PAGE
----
5 things your private school isn’t telling you

Is a private school education right for your family?

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From the September/October 2014 issue of the magazine.

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Miles Aldridge/Trunk Archive

Miles Aldridge/Trunk Archive

1.We’re not just for rich kids. “The general public has this idea that private schools are stuffy and only for the rich. That was certainly not the case for our school,” says Lisa Bobak, a former private school teacher at Wellington Hall Academy in Guelph, Ont. Tuition fees can be as low as $5,000 a year and families can receive big breaks through scholarships handed out by the schools.

2. Our teachers may not have teaching degrees. Instructors at private schools don’t always have teachers’ college under their belts. In some provinces, “the schools determine how they hire,” says Agnes Stawicki, managing editor of OurKids.net, a comprehensive site about private schools in Canada. Like a university, a private school could consider a wide range of educational backgrounds to find the right person for the job, she says.

3. Don’t assume we’re accredited, either. Provincial governments don’t necessarily regulate or license private schools. For instance, in Ontario all private schools operate independently and must be inspected to determine if they’re eligible to grant credits toward the Ontario Secondary School Diploma (OSSD). “It’s important for families to ask if private schools are run by a board, if they’re ministry-inspected, and if they need to be or not,” says Stawicki.

4. We cater to kids with specific needs. Private schools offer different styles of teaching, which can benefit gifted students on the fast-track, as well as children with learning disabilities who need more support. Since classes are usually small, teachers get to spend more one-on-one time with students, says Bobak.

5. Kids can do just as well in public schools. When the Fraser Institute recently ranked schools based on student performance in province-wide testing, it found that the top schools in Ontario and Alberta were a mix of both private and public schools. In Quebec and B.C., however, the top five were all private schools.

2 comments on “5 things your private school isn’t telling you

  1. I went to private school from Grade 6 to grade 10. It was a mistake, in every way possible. My parents couldn’t afford it, and I knew it, so when the words ‘we can’t afford that’ came up, I felt the guilt pile up even more.
    Also, the teachers were not all actual teachers and the school was not accredited. We worked at our own pace, to a point, by subject. For example, when I joined in grade 6, I tested high in some subjects, normal in others, and very low in math. So I did grade 4 math, grade 7 and 8 English & social studies and everything else at grade 6. If you worked fast through material, you could actually pass out of your grade in to the next while still in your same class and while still doing previous grade material.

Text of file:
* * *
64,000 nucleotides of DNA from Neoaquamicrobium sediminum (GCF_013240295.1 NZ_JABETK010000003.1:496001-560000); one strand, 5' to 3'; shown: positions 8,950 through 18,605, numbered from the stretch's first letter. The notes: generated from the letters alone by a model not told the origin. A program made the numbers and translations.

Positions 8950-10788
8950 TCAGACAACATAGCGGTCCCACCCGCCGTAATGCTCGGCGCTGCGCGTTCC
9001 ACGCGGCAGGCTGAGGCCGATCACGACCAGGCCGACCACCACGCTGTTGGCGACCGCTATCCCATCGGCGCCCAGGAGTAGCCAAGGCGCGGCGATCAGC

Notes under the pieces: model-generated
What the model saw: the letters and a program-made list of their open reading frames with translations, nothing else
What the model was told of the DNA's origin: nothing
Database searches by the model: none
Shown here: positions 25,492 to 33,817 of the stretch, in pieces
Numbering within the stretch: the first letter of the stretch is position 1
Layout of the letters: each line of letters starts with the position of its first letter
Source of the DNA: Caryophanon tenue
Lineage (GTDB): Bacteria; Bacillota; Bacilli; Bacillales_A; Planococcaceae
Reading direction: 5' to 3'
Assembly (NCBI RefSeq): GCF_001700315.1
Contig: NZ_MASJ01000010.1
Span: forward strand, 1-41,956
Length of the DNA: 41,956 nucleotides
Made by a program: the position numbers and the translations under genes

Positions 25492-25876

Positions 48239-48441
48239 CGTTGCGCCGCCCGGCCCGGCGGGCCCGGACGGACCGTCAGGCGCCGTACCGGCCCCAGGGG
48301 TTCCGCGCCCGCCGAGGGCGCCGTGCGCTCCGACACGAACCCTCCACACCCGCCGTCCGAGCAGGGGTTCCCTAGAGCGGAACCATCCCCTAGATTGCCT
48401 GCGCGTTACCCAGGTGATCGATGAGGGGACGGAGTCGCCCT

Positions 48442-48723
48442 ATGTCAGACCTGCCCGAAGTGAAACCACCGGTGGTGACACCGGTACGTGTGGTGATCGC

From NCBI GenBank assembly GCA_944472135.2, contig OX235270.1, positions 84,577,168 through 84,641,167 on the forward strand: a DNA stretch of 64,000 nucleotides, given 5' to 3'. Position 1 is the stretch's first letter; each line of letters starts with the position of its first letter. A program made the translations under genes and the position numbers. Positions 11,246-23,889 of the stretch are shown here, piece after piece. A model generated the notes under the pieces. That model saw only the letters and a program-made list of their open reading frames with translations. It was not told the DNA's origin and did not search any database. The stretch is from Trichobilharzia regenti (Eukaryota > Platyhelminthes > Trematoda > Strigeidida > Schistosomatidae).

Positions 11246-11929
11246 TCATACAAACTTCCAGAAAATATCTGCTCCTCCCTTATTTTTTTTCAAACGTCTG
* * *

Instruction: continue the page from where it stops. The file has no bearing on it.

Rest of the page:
While it sounds ideal, sort’ve, if you don’t think about it too hard, when I asked to be put in a ‘real’ school, they held me back a grade because my grades were all over the place. When I hit high school, my math was so weak, I quit math (which I could do back in the 90s) after getting the minimum to pass in grade 10 (45%) and never took it again and had to work my butt off to catch up in other spots.
    It was hell.
    There’s nothing wrong with private schools. Parents just have to be aware of what they’re doing and check out the school completely and also keep an eye on their child’s progress. My parents did not and the result was (for me) catastrophic.
    It was a miracle that English was my strongest subject. It got me in to college. I’m in my 40s now and while I would home school my kids up to Jr. High, I would never EVER recommend private school. It’s a waste of money.

    Reply

    • To me, it sounded more like the transition from private to public that was the problem (other than costs).
      Personally, doing subjects at different levels is good thing. There’s no point plowing through 18 chapters worth of knowledge in 10 months when the student is struggling with a few chapters here and there. Without a time limit, students and teachers can spend more time on the weaker chapters and less time on the ones that are easier.
      It’s kinda like driving lessons. No point introducing highway driving or parallel parking if the student is bad at controlling the brakes and gas pedal.
      The ‘learn at your pace’ method is good for getting students to a certain standard. It usually just seems bad cause people look down on the slower learners.

      On the other hand, the extra $5000/year can simply be used towards private tutors instead. But the private school tuition is like a private tutor already since the classes are usually smaller.

      I would focus more on the school itself instead of public vs private (eg crimes, neighborhood, public transportation, commute times, extra-curricular activities, etc).

      Reply

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